…and as with most of us you’ve also probably been told when to stop playing. Whether it was Little League, high school or beyond, there simply came a time when you weren’t good enough to continue.
Not a whole lot of us can walk away from a game where we have a chance to realize our dreams, but Chris Kolkhorst did.
Kolkhorst, 24, was a 10th round draft pick of the Padres out of Rice University, and in two years of minor league baseball finished with career numbers of .303/.418/.392 and most impressively walked more than he struck out.
The “Grit Man” had been putting up numbers at every stop since he was drafted by the Padres in 2004, including last year at Lake Elsinore where he hit .327 with a .877 OPS.
So what happened?
“It was not a decision that was made overnight," Kolkhorst admitted. "My experiences in college were just too much. I could never re-capture the team camaraderie that I experienced and struggled with being an individual in pro ball.”
Was Kolkhorst a sure fire major league prospect? No. He didn’t have plus speed for a leadoff hitter, there were questions on his ability to play centerfield, where as a leadoff hitter with little power he would have to play, and the quintessential he was “old for the league” comment was frequently written about him.
However he still put up solid numbers and had better statistics in nearly every category except for stolen bases than Kennard Jones and Freddy Guzman, the Padres’ two top leadoff prospects.
I had him as one of the top twenty players in the Padres’ system.
But Kolkhorst didn’t really see what he had accomplished, instead he saw how long a trip it was to the majors from Lake Elsinore.
“Its so hard to get to the majors and you have to take a realistic approach of what your chances of making it are and the type of player that I could be, probably more of a role player.”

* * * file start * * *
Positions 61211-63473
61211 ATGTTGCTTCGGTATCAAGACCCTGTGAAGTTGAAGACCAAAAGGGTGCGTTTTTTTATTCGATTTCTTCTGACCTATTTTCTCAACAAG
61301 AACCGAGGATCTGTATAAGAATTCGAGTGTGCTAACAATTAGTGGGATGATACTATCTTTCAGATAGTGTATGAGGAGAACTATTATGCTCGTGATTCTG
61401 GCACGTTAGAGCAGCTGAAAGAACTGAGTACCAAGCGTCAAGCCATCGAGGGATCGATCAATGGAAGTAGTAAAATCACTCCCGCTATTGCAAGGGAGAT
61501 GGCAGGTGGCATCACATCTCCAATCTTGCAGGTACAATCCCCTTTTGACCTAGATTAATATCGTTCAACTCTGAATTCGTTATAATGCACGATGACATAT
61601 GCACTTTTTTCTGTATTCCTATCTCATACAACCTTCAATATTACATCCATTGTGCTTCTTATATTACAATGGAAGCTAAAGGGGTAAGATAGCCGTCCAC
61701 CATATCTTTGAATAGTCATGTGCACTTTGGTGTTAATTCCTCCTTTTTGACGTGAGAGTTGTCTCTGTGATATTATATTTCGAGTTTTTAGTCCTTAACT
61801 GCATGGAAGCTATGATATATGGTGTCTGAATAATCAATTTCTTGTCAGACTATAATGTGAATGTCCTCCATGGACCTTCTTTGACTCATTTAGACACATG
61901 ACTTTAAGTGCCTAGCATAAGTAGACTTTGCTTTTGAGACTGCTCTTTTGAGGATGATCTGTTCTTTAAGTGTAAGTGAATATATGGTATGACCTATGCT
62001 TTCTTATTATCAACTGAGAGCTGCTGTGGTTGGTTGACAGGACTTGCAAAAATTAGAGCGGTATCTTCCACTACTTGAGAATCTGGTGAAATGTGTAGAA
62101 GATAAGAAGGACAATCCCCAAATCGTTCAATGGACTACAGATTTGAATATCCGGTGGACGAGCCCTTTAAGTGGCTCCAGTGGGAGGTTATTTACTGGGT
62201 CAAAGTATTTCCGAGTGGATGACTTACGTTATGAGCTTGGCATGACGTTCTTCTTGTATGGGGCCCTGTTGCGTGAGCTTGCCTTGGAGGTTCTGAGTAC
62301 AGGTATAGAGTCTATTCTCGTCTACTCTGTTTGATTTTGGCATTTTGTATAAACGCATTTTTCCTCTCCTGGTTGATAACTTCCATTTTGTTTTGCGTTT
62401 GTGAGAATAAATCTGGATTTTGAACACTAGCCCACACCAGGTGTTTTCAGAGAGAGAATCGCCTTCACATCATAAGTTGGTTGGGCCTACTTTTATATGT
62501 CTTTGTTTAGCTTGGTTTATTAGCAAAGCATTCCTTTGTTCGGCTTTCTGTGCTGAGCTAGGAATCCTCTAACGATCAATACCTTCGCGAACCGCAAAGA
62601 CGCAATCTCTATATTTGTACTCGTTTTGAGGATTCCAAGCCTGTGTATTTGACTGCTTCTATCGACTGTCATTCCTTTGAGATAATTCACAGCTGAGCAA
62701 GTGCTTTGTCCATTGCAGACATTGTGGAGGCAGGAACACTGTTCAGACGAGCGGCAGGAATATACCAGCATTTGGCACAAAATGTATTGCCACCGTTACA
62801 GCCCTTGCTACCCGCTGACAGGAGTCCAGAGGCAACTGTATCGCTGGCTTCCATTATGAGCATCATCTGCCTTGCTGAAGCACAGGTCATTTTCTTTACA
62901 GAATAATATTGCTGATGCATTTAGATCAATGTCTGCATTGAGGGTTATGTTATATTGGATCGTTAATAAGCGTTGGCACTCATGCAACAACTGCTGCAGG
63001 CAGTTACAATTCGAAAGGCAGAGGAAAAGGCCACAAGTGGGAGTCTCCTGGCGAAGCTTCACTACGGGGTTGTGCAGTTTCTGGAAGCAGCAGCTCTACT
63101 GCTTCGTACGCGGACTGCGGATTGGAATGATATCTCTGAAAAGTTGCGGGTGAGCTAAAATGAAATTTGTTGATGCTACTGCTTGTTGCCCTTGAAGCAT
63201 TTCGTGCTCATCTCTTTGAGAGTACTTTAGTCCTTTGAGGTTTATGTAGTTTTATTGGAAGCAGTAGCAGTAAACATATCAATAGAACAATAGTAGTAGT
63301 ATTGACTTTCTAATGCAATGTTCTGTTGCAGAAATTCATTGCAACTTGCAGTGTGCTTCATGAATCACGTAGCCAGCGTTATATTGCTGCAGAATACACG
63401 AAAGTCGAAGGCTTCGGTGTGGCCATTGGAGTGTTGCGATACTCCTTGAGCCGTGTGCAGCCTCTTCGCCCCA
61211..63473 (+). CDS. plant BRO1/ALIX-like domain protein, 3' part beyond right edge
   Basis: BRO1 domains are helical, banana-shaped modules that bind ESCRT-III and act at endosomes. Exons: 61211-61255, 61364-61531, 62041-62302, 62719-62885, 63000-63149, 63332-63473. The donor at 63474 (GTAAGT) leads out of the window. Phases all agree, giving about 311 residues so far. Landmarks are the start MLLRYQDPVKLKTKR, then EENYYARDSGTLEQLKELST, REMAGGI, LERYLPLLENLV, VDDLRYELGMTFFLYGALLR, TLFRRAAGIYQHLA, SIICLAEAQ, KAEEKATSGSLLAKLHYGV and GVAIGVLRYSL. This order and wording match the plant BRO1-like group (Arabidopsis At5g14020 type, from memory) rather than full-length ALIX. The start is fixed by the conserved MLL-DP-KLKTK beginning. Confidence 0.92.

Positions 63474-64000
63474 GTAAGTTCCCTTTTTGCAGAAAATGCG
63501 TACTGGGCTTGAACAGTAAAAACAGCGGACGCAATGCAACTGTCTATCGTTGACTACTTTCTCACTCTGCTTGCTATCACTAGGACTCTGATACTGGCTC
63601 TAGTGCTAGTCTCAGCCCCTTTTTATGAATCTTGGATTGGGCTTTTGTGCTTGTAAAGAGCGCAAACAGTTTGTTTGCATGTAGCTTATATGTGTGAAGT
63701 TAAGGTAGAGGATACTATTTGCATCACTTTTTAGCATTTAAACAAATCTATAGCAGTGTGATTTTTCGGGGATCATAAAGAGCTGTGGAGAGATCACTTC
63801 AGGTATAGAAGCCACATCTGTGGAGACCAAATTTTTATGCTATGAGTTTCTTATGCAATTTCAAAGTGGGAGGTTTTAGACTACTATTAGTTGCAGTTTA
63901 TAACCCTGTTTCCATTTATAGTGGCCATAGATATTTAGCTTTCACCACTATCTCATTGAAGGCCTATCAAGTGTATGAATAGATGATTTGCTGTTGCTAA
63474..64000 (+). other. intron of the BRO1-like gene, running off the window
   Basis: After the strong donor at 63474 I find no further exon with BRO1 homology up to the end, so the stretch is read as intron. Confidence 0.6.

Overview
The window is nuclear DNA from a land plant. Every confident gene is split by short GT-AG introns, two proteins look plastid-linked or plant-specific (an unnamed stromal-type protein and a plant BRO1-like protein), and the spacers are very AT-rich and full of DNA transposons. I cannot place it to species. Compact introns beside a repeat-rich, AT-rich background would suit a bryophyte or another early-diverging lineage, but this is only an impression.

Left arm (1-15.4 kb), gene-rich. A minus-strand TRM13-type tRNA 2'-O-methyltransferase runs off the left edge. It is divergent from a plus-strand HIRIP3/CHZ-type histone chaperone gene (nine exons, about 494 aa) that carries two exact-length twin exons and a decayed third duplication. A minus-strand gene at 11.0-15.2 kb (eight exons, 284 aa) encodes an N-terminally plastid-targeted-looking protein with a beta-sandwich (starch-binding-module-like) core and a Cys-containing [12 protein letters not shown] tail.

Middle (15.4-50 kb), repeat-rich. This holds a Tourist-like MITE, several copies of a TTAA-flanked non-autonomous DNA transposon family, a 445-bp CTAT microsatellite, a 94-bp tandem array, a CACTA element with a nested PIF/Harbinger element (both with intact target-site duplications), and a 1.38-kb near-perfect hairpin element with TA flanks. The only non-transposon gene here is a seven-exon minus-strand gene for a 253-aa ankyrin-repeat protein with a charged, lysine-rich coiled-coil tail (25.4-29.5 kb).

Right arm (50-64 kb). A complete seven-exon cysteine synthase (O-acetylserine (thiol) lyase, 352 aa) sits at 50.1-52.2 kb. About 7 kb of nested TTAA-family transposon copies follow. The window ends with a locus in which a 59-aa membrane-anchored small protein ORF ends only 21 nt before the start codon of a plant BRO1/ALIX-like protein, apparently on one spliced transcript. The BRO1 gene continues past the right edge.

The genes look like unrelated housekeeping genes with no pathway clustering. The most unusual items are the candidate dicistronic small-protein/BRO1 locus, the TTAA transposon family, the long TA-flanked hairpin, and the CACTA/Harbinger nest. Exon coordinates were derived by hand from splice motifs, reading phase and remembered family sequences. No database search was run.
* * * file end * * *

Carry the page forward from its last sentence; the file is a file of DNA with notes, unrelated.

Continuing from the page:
“It was becoming a job, the only reason I was in it was for the [potential] money, and I just didn’t want to play for that.”
The Padres tried to get him to reconsider, but the allure of the chance of being a major league player had been surpassed by the feeling that he was chasing something that wasn’t there.
“I didn’t want to bang around the minors for five years. I wanted to use my degree and start my life, I just couldn‘t handle the fact that I could be wasting my time.
“Last year the nine innings I played was the easiest part of my day. What killed me was the rest of the time wondering what I was doing here.”
If anyone has ever seen Kolkhorst play, a rare combination of passion and intelligence, with the ability to squeeze every last ounce of talent out of himself, its hard to imagine he would decide to leave baseball, regardless of the odds of his being a major league player.
Kolkhorst has spent his whole life proving people wrong who told him what he couldn’t do. Few would have believed that he would not only play, but excel in major college baseball, get drafted and experience the success he’s had in the minors so far.
Making the major leagues just seemed to be another one of the obstacles to conquer, but it didn‘t play out that way. Chris decided it wouldn’t play out that way, not anyone else.
Try it. Talk yourself out of walking away from a dream that you have had since you were a kid, its not easy.
Whatever direction he chooses, he has a pretty good track record. Rice University graduate, Academic All American, starter on the 2003 national championship team, major league draft pick, Midwest League All-Star…
It's hard to imagine him not being a success.